Saturday, March 23, 2013

The Bible Is Less Naive Than Me

If God is good, why is there suffering? If God, why evil? People have been asking that question pretty much forever. And I started asking it a few months ago.

I guess I used to think I was immune, like the bad things in the world only happen to other people, not me. I suppose part of my change in thinking is because feminism taught me about how things like injustice and racism and rape and abuse are a lot more widespread than I thought- they're real and they affect people I know, but they're often hidden. Also I got really sick last year and had to have surgery and was basically unable to do anything for several months... I didn't know that could happen to me, that something out of my control could just stop me from doing what I want and living my life.

So... sometimes I read the news, hear about violence, and I think I should just never go outside again. God didn't protect those other people, why would he protect me? The only thing protecting me is probability. The number of people who randomly get killed in crimes or accidents every day is ridiculously small compared to the number of people who go out in public every day. Probability has kept me safe my whole life. Not God.

Seriously, what's the point of God, what's the point of praying? If God actually does stuff, then people would get better when they prayed, and people wouldn't die if someone was praying for them. See, it all doesn't make sense, the existence of God and the existence of suffering... Christianity makes claims about God and the world, and we can only believe them if we don't think too hard about reality.

And then I happened to be reading the bible, the book of Hebrews, and realized I was looking at this wrong.

Here's what I read (Hebrews 10:32-35):
Remember those earlier days after you had received the light, when you endured in a great conflict full of suffering. Sometimes you were publicly exposed to insult and persecution; at other times you stood side by side with those who were so treated. You suffered along with those in prison and joyfully accepted the confiscation of your property, because you knew that you yourselves had better and lasting possessions. So do not throw away your confidence; it will be richly rewarded.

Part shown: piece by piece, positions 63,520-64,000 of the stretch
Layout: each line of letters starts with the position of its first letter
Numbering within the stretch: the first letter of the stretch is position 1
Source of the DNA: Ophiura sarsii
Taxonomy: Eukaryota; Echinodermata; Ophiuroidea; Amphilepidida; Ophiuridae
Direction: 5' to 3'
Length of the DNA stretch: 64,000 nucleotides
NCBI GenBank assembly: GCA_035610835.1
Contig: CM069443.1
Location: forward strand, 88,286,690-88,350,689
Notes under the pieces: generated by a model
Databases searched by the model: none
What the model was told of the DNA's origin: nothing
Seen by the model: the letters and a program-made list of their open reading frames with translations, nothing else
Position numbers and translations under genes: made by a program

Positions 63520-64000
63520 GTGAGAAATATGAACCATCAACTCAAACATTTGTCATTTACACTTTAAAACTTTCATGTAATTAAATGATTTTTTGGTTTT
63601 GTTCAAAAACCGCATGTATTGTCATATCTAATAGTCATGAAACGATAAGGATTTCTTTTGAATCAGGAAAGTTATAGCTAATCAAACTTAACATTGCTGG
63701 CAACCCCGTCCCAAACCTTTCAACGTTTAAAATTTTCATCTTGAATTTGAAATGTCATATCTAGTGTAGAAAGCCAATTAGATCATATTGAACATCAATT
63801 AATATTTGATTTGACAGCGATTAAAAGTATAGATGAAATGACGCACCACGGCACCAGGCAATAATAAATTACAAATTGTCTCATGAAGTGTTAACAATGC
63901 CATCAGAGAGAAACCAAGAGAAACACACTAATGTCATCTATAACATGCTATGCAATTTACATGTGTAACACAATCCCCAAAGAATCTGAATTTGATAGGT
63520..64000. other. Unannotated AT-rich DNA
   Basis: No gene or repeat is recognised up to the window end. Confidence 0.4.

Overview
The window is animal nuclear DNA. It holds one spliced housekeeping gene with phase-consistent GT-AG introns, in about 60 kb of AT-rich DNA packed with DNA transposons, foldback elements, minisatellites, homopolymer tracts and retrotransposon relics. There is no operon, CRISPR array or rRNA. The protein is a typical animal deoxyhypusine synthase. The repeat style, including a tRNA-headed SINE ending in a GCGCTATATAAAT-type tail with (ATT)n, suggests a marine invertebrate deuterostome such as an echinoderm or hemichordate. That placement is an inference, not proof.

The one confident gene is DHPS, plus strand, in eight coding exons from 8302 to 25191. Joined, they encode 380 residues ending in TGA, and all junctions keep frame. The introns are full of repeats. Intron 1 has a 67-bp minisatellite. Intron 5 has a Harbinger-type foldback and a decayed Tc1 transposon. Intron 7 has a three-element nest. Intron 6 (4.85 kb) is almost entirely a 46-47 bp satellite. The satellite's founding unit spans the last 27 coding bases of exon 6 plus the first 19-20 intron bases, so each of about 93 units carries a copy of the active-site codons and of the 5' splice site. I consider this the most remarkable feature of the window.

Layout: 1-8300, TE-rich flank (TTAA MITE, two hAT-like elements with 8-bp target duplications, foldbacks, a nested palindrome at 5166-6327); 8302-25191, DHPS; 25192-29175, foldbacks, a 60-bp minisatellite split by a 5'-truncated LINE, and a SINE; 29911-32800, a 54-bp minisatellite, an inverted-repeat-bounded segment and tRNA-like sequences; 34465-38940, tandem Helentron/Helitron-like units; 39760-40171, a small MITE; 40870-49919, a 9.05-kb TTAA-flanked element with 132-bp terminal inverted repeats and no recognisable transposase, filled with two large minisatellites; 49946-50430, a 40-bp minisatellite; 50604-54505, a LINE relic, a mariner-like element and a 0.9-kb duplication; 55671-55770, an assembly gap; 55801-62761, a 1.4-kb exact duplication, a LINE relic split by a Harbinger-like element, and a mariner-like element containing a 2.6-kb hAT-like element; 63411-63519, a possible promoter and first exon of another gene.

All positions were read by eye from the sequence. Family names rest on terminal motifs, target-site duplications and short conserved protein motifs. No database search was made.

Those early Christians who first read this were suffering persecution for their faith- they were being specifically targeted. Way different from my situation, where I'm afraid of random bad things that could happen to anyone.

And maybe they were wondering where God was, if suffering is real. And the writer of Hebrews talks about finding meaning in that suffering, and God rewarding them for their perseverance. In fact, Hebrews 11 lists characters from the Old Testament, one after another, and tells about how they remained faithful to God, even though they suffered for it, even though obedience didn't seem to make sense at the time, even though they received no reward during their lifetimes.

And wow, this was a big realization for me- I'm not the first Christian to wonder about why bad things happen and where God is. Even the writers of the bible talked about it (in many other passages besides Hebrews 10-11).

Well, gosh. Turns out Christianity is way different than I thought.

See I thought Christianity promised that bad things would always be overcome by good things. We may have problems and suffering, but God will always show up to fix it. And in this naive Christianity, there's no room to wonder what about when he doesn't? What about when people die and it seems like there is no reason?

And I thought no one would understand those questions. I thought the bible told a naive story about the world, where good always wins and those who do the right thing don't suffer too much. Where God makes every story a happy ending.